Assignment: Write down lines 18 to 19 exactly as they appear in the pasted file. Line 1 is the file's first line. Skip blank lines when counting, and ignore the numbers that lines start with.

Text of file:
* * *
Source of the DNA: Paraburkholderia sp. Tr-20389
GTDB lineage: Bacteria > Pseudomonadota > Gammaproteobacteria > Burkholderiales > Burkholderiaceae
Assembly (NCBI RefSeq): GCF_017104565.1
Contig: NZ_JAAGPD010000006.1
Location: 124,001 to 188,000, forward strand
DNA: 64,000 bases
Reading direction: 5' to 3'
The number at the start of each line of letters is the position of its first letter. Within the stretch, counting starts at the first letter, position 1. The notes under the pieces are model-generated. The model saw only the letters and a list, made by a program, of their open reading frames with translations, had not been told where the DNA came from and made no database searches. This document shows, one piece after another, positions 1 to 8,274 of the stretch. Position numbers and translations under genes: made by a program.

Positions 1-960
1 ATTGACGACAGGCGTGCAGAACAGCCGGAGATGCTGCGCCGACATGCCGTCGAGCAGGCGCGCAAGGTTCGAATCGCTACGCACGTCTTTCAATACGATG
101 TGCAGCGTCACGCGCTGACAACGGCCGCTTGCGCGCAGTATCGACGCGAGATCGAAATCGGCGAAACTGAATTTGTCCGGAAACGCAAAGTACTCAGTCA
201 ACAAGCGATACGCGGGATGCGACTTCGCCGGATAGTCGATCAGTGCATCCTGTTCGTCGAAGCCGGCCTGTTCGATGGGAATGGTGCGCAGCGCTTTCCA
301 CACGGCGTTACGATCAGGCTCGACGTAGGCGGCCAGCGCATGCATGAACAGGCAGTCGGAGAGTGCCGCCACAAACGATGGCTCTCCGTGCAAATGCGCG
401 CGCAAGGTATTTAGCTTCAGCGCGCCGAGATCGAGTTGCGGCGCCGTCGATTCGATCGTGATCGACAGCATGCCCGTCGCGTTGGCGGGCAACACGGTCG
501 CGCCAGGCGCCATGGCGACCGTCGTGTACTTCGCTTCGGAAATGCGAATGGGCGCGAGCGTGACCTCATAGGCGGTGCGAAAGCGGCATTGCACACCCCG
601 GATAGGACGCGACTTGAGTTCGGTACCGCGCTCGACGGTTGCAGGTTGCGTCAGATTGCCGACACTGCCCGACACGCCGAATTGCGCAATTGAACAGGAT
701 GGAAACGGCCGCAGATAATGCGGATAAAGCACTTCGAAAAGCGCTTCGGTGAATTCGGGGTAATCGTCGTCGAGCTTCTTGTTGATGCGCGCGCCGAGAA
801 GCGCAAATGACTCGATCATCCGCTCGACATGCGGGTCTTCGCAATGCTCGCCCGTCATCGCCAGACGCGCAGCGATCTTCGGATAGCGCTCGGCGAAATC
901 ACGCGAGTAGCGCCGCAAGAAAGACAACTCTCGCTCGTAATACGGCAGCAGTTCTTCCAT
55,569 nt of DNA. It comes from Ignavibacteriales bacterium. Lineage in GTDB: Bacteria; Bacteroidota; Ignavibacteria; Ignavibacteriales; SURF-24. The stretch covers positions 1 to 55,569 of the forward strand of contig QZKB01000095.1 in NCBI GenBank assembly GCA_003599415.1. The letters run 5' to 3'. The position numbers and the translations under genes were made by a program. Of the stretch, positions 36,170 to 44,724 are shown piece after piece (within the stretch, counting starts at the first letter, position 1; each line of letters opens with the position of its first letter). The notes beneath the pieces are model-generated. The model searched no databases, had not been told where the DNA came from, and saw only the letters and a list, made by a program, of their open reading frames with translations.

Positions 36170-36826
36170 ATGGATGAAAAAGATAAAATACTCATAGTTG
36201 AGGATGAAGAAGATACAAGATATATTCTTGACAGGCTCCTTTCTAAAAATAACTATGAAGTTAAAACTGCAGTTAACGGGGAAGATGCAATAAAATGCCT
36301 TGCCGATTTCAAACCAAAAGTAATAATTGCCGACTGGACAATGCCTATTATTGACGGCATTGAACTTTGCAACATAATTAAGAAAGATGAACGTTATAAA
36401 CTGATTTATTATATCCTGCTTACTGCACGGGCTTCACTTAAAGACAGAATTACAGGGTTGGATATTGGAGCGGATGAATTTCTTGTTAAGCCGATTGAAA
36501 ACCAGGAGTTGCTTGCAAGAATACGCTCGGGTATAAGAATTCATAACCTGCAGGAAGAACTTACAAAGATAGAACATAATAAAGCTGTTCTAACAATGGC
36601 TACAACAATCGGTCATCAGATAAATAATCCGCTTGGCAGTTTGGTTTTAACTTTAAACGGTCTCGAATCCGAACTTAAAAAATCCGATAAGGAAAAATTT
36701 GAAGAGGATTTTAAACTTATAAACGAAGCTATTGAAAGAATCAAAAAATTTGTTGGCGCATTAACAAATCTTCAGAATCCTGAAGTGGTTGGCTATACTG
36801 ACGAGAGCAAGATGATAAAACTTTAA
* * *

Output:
801 GCGCAAATGACTCGATCATCCGCTCGACATGCGGGTCTTCGCAATGCTCGCCCGTCATCGCCAGACGCGCAGCGATCTTCGGATAGCGCTCGGCGAAATC
901 ACGCGAGTAGCGCCGCAAGAAAGACAACTCTCGCTCGTAATACGGCAGCAGTTCTTCCAT